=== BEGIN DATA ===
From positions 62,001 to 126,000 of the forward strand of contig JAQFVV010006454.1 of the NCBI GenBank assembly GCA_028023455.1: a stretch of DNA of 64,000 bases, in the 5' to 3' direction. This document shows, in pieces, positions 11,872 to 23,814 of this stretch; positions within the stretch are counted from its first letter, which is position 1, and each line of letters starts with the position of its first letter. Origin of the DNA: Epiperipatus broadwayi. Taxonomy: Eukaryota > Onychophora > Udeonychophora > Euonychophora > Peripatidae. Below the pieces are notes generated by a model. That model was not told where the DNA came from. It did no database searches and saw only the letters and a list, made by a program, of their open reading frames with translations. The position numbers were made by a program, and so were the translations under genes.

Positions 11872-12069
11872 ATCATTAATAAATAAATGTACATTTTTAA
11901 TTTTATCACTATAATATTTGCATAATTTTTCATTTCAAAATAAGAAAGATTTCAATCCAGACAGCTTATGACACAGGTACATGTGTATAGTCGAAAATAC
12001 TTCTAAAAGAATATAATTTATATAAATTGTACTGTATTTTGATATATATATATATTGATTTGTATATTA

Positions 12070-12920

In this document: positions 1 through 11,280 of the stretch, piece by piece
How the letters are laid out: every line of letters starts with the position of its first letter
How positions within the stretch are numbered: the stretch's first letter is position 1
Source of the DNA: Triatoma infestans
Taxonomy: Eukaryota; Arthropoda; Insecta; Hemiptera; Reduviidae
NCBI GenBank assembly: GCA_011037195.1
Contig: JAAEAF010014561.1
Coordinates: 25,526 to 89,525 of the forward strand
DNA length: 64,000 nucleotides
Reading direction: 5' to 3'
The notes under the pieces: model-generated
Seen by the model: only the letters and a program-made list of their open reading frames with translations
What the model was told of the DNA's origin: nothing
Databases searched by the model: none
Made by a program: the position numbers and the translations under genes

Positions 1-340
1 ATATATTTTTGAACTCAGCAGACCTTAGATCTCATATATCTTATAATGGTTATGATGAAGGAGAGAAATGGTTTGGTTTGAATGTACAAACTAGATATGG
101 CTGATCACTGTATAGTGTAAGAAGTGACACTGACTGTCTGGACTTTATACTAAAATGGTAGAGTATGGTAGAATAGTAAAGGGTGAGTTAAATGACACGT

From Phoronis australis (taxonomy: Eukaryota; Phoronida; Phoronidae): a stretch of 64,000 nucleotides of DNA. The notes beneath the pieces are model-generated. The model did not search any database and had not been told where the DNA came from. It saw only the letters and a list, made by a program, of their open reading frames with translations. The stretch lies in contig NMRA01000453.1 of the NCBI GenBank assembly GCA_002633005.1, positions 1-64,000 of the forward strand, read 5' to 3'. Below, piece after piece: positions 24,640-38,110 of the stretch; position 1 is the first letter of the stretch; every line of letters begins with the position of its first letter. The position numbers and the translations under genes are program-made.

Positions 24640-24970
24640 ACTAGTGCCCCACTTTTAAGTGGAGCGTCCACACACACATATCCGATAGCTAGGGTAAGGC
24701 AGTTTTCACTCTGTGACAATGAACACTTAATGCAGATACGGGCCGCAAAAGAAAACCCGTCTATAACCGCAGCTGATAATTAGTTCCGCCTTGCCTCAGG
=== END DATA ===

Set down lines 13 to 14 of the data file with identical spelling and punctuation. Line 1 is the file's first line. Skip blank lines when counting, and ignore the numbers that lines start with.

Contig: JAAEAF010014561.1
Coordinates: 25,526 to 89,525 of the forward strand